previous section | next section5.1 Periodicals and magazines on the network Hardly any publishing house to be taken seriously can still afford not to be present on the Internet. Despite the high costs and low sources of income through advertising or subscriptions, some offers are updated daily. Weekly newspapers and magazines have an advantage here, but also these, e.g. B. Focus-Online, provide their readers with constantly new information. The reason for this is an additional offer that is available in addition to the print medium: databases, net guides, weather, etc. In this area, Focus offers the largest national homepage with over 1,000 pages. On the other hand, »DIE ZEIT« is strongly oriented towards the print version; there, however, it offers more than others: the offer on the WWW is only an excerpt, but it covers a large part of the newspaper content with unabridged articles. The proximity is supported by a ›colorful page‹ called »ZEITVERTREIB ;-)« (the smiley already reveals the content), which offers a riddle, the »weekly cartoon«, glosses and a web story, among other things. DIE ZEIT is particularly committed to literature on the Internet, both with the story mentioned in several clickable chapters and with a literary competition since 1996. 5.2 Active participation in online publications touches on one of the most interesting questions for the future of online magazines and journals: Don't publishers have to incorporate the interactivity of the Internet as a medium into their work to a much greater extent? After all, there are a wide variety of communication options on the Internet. Be it through direct dialogue with the editorial team or through automation, such as the (interest-based) information filtering that is already beginning to exist when subscribing to a particular newspaper. Why, the long-term question is, netizens shouldn't also be allowed to write down the online edition; for example when they have faster and more up-to-date information directly from a crisis area? The important question of the objectivity of such 'external news particles' that must be demanded must certainly be reconsidered here. 5.3 As with every major provider, a link collection (»SIDESTEP«) should make it easier to search the global network, but this ›compilation‹ turns out to be a source of income through advertising; if someone wishes to be included in the list, which is sorted by category, he must pay for it. On the other hand, the »NEWSLETTER-KIOSK« is free of charge, a ticker arranged by category that sends selected messages to your own mailbox on request. 5.4 Some articles can be viewed on the Focus web server more than 24 hours before the magazine is published. As with Spiegel-Online, in addition to offers that are published exclusively on the web, there are also some articles that match the magazine. Even the numerous tables, additional information, summaries and interviews framed in the print medium are implemented and presented in HTML. But it is noticeable that the online version is not equivalent to the print medium, although it could offer much better accessibility to information, but is only intended to whet your appetite for it at the moment. 5.5 The Focus database is extensive - but this is often chargeable. But this also shows that the advantage of the electronic medium of being able to present masses of data better and, above all, to manage them, is still being used far too little. »In digital media there is no technical reason why a text should have a different length than what its content requires; quite in contrast to the paper cousin who squeezes or stretches until the page is filled. "(Polatschek, 1996, p. 62) 5.6 Spiegel puts up to a maximum of three articles from almost every category on the Internet; A section called »Netzwelt« was created especially for the homepage and below it, for notes, the »Forum«, comparable to the »Panorama« under »Germany« in the magazine. Articles that are classified under a different heading in the magazine than on the homepage (eg topic “Nuklearruine Mühlheim-Kärlich” in the magazine under 'Science + Technology', on the web in the section 'Abroad': Volume 3/98, 12.1 .98). 5.7 At the moment, the internet offerings of magazines and newspapers still show little independence; there is hardly any adjustment to the new WWW publication forum. Although a lot of advertising space can be rented due to its popularity, it is currently hardly worthwhile to have its own editorial team. The marketing function alone usually provides the drive for the offer, at least until an adequate billing method has been found. 5.8 Polatschek rightly asks whether the editorial offices will in the future be able to “create lively and highly topical encyclopedias instead of messing up material that has been formed to death elsewhere?” (Polatschek, 1996, p. 63). Often only focal points are shifted; but the few articles are identical to the print medium. The hope of an audio sample of an important speech or an animation instead of a dry graphic is disappointed. USA-Today, America's largest daily newspaper, has something amazing to offer: hourly reports on a larger scale than the print medium itself offers. Because this is where perhaps the greatest strength of the Internet becomes apparent, which must be a central concern of the Internet magazines to expand: the speed and thus the topicality of the information. 5.9 Ultimately, the network editions of print media of all kinds should not be seen as one-way communication media in the traditional sense if they want to offer a meaningful addition to their relatives print, television and radio. Top of page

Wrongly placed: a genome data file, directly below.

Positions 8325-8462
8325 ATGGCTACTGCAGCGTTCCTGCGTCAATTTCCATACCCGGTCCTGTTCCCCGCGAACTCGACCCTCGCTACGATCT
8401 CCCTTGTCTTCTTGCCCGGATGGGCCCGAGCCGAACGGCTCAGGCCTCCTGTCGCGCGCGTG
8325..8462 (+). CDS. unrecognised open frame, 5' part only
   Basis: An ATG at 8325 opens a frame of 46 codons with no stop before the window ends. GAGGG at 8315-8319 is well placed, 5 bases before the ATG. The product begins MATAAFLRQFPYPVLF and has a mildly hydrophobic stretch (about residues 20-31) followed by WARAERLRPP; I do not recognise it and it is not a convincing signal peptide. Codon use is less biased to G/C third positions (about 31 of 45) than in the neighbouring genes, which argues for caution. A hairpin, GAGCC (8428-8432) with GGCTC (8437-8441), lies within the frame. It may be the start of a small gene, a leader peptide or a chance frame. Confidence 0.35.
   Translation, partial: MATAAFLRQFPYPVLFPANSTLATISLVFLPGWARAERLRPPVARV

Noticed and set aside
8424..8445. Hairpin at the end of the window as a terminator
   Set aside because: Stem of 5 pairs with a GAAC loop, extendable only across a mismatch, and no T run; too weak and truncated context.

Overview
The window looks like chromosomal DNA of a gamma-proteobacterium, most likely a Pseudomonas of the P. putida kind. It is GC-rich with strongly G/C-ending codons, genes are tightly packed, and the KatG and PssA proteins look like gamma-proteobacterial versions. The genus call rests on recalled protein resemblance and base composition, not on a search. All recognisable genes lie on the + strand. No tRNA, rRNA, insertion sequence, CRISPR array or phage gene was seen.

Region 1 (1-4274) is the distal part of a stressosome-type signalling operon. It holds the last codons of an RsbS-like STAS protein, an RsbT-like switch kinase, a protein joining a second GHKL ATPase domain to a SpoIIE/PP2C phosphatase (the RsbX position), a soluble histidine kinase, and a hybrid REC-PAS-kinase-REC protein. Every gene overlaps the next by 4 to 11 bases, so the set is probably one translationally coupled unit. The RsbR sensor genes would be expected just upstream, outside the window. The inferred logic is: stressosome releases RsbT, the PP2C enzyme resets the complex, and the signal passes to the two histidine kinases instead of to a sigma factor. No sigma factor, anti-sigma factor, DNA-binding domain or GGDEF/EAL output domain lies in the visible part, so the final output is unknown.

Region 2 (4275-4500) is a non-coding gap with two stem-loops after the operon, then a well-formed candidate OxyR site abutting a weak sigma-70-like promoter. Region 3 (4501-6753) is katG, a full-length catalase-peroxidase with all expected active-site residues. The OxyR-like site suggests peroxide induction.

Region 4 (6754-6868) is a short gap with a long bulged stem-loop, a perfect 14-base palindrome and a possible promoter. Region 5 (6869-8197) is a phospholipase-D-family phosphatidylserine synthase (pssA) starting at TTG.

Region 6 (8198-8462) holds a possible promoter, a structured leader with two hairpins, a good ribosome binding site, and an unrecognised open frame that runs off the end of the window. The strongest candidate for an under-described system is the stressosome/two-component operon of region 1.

URL of this section:
http://www.medienssprache.net/de/publishing/publiken/muster/htmln/linguistisches/presse.htm
Ver. 1.1 from 07.01.2000